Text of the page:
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Down the Drain: Making Hot Water Work for You With a Heat Recovery System

Drain water heat recovery system

Did you know that when you use hot water in your home, you’re wasting 80–90 percent of the energy used to heat that water? Your water heater spends natural gas or electricity — and you spend money — heating water that shoots right out of a shower or a faucet and right down the drain, taking most of its heat energy with it. But, with the right drain-water heat recovery system, you can put that used hot water right back to work for you.

What is a Drain-Water Heat Recovery System?

Drain-water, or greywater, heat recovery systems capture the energy of hot water as it’s discarded down drains and use that captured energy to heat incoming cold water so your water heater doesn’t have to work as hard. That’s why drain-water heat recovery systems help you save money on energy costs.

How does a Drain-Water Heat Recovery System work?

Drain-water heat recovery systems work well with all kinds of water heaters but especially with tankless on-demand and solar water heaters. There are two kinds of drain-water heat recovery systems: storage-type systems and non-storage systems.

Storage-type systems typically have three parts: 1) a tank containing a reservoir of clean water, 2) a drain water coil at the bottom of the tank and 3) a water heater intake coil at the top of the tank. As hot drain water flows through the spiral tube at the bottom of the reservoir tank it warms the tank’s water. The warmed water rises to the top of the tank, which contains a preheating coil. The preheating coil feeds intake water from your house’s main line to your water heater. Before cold water in your main line reaches your water heater, it passes through the coil at the top of the tank, where it’s preheated. As a result, whenever you use hot water in your home, your water heater uses less energy to bring new intake water up to the desired temperature.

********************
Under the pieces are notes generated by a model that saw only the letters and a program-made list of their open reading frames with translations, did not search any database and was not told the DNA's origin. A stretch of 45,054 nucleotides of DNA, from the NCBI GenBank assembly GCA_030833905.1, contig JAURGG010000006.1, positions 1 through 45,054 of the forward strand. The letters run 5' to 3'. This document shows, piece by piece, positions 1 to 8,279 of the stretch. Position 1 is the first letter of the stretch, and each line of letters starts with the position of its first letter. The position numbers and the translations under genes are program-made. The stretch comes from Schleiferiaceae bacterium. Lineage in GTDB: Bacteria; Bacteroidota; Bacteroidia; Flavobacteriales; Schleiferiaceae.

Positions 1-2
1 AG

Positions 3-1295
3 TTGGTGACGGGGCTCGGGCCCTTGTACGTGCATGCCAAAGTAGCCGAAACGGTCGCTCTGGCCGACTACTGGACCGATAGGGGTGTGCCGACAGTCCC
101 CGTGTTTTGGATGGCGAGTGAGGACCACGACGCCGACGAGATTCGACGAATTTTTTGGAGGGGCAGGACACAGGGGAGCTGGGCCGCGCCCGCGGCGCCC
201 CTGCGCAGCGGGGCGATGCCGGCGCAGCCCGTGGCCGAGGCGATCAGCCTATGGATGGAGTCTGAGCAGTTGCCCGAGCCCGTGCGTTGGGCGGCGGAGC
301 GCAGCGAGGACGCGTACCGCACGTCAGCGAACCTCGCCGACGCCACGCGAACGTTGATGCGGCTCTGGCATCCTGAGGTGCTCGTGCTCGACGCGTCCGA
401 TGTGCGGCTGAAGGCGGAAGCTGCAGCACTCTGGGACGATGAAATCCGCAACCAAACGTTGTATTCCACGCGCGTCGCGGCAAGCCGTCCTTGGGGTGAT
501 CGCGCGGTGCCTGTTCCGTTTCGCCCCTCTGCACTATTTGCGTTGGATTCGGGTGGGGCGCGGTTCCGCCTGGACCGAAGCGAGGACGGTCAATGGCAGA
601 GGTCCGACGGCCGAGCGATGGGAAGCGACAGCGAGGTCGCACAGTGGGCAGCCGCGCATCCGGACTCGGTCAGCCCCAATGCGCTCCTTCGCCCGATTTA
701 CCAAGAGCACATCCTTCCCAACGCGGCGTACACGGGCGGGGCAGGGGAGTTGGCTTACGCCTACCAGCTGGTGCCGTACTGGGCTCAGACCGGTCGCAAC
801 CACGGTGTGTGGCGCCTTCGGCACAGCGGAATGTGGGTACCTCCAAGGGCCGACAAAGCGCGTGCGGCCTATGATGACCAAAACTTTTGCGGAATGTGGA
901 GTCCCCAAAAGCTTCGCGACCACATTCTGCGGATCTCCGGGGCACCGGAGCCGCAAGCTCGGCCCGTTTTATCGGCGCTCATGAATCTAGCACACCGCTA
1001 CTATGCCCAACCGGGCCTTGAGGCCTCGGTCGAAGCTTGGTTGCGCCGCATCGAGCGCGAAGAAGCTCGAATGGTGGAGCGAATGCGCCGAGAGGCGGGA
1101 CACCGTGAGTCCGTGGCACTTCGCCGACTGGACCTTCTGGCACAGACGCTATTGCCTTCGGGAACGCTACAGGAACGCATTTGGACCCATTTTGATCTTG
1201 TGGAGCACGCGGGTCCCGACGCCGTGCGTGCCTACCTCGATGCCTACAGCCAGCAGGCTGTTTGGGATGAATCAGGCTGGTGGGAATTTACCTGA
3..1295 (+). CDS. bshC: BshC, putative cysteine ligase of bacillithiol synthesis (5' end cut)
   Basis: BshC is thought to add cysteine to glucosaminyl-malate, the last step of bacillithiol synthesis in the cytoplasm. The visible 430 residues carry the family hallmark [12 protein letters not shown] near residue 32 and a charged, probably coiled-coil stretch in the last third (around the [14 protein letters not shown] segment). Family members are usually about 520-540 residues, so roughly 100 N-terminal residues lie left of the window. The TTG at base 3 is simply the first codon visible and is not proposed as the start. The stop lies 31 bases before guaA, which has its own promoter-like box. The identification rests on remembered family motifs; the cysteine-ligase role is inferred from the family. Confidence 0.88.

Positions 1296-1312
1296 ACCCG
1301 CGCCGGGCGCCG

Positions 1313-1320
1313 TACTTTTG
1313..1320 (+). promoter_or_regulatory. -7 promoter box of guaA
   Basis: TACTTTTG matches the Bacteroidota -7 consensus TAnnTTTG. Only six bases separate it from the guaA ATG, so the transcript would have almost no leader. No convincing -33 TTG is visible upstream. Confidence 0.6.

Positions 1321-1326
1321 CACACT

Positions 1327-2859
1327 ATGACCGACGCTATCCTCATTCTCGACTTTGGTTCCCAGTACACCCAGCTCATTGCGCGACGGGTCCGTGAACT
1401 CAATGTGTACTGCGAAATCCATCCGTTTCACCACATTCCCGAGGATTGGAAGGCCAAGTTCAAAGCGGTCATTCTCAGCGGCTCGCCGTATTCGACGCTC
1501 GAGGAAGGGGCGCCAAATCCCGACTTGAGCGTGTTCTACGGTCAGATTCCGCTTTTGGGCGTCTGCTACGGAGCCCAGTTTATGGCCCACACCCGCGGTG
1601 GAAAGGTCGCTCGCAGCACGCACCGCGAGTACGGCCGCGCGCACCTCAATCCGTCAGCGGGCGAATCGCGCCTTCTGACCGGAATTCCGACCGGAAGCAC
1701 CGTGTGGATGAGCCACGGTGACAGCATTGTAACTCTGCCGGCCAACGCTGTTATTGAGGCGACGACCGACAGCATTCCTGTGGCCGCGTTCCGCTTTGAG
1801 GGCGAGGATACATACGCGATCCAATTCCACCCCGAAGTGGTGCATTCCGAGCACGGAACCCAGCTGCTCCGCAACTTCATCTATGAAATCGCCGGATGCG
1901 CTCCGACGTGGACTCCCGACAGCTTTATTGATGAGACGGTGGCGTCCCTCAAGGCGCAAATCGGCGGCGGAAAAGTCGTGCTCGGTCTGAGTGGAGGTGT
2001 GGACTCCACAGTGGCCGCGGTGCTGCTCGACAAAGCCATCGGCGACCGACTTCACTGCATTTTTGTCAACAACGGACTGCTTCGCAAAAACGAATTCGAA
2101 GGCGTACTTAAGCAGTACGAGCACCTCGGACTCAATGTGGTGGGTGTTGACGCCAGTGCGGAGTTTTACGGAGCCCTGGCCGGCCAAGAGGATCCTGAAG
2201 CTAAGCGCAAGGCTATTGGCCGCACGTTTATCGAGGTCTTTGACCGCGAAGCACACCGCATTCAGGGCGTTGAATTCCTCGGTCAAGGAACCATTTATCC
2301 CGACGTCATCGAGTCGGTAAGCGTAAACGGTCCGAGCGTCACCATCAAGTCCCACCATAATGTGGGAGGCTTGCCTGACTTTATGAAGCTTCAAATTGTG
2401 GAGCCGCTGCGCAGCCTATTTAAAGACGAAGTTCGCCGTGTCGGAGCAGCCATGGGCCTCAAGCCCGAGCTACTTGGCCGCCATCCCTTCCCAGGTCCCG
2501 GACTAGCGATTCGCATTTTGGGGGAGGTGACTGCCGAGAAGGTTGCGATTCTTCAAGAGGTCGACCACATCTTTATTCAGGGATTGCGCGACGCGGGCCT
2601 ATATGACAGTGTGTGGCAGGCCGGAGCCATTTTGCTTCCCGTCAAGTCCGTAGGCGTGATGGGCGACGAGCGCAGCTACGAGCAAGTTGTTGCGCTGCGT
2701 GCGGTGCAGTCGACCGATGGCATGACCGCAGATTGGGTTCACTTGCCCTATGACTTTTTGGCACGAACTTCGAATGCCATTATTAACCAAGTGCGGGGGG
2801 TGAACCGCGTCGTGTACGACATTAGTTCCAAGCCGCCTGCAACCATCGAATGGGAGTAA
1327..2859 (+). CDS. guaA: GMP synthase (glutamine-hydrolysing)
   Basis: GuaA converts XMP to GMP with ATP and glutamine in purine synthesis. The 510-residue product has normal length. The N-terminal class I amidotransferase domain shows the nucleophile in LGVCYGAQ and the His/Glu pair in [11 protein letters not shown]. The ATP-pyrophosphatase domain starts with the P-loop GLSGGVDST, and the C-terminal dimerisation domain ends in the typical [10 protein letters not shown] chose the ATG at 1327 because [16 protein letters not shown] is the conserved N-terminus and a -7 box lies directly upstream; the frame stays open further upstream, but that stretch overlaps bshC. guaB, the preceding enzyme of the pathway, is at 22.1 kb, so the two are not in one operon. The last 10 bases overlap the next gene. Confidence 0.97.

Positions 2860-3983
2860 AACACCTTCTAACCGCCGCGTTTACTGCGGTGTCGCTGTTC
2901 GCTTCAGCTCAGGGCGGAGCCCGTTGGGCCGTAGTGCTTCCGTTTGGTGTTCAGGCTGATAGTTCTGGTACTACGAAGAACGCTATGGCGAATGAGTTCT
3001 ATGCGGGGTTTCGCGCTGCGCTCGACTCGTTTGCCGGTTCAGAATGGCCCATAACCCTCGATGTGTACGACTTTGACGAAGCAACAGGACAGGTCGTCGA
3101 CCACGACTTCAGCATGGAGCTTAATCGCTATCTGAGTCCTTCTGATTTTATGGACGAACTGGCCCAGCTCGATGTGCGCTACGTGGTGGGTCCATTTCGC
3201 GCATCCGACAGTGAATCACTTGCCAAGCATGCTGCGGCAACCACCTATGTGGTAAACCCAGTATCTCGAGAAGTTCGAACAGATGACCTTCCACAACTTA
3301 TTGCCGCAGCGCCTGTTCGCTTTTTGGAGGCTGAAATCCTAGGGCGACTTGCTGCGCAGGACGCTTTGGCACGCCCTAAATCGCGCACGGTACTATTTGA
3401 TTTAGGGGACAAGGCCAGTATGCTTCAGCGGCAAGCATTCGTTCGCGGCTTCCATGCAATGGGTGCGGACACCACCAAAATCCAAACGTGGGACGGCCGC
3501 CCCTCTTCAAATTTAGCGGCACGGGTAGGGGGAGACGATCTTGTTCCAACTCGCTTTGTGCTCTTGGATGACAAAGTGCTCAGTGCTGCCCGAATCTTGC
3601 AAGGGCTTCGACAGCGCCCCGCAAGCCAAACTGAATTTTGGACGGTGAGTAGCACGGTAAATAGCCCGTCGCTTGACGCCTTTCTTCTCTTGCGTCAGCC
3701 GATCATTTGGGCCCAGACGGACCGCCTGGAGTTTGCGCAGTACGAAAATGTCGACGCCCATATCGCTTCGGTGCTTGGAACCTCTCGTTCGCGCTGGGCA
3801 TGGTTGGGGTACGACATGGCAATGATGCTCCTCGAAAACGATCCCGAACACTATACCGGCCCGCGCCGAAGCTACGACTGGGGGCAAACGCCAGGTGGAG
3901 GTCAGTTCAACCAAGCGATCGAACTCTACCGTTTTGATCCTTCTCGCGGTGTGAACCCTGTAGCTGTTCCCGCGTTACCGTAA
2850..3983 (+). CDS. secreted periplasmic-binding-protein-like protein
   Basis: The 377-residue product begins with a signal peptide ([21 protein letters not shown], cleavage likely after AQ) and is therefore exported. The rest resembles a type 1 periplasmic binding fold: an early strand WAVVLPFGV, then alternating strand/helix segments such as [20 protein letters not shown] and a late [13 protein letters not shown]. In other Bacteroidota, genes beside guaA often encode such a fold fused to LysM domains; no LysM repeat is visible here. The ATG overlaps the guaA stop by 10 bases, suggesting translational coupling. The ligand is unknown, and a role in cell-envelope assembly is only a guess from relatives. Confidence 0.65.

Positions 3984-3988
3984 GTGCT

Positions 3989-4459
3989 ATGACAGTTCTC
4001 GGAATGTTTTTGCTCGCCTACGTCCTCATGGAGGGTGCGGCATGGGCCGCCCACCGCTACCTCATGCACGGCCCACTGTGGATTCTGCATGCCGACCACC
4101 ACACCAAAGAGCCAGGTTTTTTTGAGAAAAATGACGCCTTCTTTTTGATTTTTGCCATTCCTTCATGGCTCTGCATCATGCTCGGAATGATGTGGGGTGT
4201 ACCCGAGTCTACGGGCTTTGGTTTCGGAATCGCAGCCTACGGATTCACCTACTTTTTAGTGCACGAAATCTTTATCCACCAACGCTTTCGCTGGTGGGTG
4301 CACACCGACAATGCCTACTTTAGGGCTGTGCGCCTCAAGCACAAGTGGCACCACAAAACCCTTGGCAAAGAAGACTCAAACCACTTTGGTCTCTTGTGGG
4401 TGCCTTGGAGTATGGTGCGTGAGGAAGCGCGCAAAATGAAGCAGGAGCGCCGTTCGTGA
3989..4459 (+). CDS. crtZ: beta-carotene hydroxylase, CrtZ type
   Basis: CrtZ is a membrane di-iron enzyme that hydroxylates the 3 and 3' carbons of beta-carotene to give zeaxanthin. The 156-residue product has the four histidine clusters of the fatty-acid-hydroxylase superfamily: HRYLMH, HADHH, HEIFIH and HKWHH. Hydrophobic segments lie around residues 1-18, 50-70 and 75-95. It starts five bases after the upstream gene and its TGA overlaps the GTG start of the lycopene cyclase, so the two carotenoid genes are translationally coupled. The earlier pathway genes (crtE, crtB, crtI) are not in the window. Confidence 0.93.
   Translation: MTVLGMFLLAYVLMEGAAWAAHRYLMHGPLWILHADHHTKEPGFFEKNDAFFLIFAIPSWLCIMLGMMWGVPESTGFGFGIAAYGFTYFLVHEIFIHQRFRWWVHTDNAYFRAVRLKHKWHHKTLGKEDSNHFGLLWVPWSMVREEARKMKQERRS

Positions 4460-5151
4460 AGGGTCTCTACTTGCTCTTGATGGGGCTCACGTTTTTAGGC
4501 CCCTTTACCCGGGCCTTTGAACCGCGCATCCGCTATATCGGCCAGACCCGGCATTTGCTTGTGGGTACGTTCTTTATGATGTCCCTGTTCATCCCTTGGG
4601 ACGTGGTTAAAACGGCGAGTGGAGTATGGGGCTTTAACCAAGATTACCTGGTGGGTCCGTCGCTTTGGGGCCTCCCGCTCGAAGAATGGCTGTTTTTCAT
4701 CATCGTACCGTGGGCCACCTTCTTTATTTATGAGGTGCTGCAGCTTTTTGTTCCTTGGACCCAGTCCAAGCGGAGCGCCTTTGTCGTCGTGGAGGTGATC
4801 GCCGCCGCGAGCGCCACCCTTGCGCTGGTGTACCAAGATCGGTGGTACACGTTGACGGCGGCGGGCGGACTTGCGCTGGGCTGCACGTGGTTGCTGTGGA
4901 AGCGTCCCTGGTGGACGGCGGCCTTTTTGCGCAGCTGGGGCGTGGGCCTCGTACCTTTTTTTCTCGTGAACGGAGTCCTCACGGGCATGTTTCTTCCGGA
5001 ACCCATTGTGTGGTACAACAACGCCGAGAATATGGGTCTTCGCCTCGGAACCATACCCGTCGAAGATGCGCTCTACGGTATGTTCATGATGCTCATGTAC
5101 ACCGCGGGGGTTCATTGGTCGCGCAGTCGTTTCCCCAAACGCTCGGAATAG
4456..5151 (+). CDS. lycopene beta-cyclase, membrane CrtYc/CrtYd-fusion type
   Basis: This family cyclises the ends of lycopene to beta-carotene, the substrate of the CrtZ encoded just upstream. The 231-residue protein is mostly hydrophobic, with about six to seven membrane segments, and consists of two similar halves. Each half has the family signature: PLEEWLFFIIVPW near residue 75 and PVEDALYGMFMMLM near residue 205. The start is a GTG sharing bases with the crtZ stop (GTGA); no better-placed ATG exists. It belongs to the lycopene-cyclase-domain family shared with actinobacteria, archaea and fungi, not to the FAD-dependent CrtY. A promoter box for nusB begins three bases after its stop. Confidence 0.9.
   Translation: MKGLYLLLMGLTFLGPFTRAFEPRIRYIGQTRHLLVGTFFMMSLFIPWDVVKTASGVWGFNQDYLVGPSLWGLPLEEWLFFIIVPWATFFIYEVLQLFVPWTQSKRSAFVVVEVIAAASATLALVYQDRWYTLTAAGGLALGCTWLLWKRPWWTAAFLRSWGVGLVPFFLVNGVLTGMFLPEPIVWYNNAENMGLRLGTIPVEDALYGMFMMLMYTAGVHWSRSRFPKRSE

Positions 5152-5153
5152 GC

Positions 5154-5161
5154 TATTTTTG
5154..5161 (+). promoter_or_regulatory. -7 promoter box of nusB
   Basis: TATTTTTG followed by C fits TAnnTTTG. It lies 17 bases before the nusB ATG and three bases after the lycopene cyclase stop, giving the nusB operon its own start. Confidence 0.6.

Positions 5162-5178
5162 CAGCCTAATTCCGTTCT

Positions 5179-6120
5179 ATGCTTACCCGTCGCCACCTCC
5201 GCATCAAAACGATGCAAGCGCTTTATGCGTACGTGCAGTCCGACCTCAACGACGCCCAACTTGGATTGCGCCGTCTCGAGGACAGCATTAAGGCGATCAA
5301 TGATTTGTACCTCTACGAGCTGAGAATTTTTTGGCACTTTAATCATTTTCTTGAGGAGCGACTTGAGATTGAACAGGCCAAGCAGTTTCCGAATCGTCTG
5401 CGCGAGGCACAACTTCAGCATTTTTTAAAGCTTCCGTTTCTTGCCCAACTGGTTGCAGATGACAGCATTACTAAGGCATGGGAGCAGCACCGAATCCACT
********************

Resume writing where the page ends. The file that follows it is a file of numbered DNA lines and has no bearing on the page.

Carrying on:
Non-storage systems typically replace a section of your main waste drain with a copper heat exchanger. As hot water flows down the waste drain, it passes through the heat exchanger. The heat exchanger is wrapped around the main water intake line prior to your water heater and warms the cold intake water before it reaches your water heater. And since the water is partially preheated by the time it reaches your water heater, just as it is with a storage-type system, your water reaches your desired temperature while using less energy.

Drain-water heat recovery systems also have the added benefit of extending water heating capacity, which can be a big improvement if you have an undersized water heater or several family members tend to take back-to-back showers.

What’s the Payback Period?

Based on information from the U.S. Department of Energy, prices for drain-water heat recovery systems range from about $300 to $500. Add the cost of professional installation by a qualified plumbing and heating contractor, and you’re looking at a payback period from about 2.5 to 7 years, depending on how much you use the system.


U.S. Department of Energy, Energy Efficiency & Renewable Energy, “Drain-Water Heat Recovery.”

4/30/2012 10:25:00 AM
in Residential